Friday, March 13 at 4pm
with Kenneth George, Professor of Anthropology The Australian National University
Although Vishwakarmaworship in India has long been associated with hereditary artisan castes and their hand tools, Vishwakarma’s presence has moved beyond craft workshops and into workplaces associated with the country’s infrastructural systems and networks: factories, engineering schools, design studios, public works departments, and industrial parks. The increasingly public visibility of Vishwakarma worship across India since 1900 shows unmistakable ties to the rise of industrial capitalism in that country and to promulgating an ethos of technological skill and craftsmanship among the broad workforce. In this context, the figure of Vishwakarmais part of an ethical armature for contemporary techno-economic systems. Meanwhile, this god has figured, too, in over a century of scholarly works that have set him apart from the predations and perils of industrial capitalism. The aim of this paper is to rethink the historical and socio-theological warrant for the god’s techno-ideological location in disciplinary literatures, in shrines, and on the factory floor.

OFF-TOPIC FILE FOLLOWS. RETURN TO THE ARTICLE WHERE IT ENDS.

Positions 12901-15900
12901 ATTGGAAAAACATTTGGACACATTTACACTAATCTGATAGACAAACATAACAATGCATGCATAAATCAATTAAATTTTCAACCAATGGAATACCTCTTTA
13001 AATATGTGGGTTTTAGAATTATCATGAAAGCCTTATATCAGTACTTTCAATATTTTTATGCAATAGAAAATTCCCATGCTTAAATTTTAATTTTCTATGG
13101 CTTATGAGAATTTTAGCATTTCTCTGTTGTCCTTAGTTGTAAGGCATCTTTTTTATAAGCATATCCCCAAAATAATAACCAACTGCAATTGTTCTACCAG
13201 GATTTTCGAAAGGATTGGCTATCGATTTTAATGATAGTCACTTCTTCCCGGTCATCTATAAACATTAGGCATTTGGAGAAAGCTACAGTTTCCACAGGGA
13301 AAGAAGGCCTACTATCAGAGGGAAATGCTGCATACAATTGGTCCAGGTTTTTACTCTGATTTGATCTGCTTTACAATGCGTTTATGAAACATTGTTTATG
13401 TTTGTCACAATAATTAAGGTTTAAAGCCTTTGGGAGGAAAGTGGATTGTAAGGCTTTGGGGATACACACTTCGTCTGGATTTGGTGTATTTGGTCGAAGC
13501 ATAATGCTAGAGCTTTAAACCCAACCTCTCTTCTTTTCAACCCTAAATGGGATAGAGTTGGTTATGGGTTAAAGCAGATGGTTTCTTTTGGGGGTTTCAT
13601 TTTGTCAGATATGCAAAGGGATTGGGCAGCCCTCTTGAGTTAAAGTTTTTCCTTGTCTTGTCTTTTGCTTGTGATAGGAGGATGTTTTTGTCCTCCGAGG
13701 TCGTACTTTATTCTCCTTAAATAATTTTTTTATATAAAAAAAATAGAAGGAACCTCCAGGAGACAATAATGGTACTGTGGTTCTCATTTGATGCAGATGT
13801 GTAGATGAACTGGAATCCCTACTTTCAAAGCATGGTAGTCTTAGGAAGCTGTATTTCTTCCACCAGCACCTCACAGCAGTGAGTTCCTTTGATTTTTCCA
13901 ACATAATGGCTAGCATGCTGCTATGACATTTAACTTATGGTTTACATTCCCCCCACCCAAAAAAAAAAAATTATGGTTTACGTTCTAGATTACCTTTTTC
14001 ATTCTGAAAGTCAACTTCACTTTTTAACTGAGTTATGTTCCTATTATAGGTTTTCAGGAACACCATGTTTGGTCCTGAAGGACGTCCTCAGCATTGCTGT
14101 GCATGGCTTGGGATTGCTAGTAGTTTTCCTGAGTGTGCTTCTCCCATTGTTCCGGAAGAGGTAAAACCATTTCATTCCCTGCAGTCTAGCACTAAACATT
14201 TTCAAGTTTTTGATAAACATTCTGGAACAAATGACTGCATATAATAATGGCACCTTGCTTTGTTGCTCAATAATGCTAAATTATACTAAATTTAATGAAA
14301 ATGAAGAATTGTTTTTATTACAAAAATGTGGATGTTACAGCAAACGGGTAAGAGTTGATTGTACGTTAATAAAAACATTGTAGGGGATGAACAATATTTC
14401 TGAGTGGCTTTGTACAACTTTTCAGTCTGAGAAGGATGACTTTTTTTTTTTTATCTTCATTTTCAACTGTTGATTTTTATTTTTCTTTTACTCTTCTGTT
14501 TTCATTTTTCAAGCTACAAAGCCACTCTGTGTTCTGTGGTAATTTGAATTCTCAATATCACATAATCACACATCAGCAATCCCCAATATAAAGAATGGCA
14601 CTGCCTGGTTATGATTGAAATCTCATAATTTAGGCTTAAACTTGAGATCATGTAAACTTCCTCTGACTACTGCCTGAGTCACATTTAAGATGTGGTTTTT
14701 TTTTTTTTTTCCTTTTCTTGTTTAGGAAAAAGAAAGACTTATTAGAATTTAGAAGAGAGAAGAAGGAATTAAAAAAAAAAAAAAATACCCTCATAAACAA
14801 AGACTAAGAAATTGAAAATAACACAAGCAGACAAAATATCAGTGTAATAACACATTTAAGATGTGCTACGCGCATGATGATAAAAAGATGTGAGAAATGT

Open to the public. Sponsored by the Department of Anthropology, the Center for the Humanities and Arts, and the Center for Asian Studies. For more information, contact firstname.lastname@example.org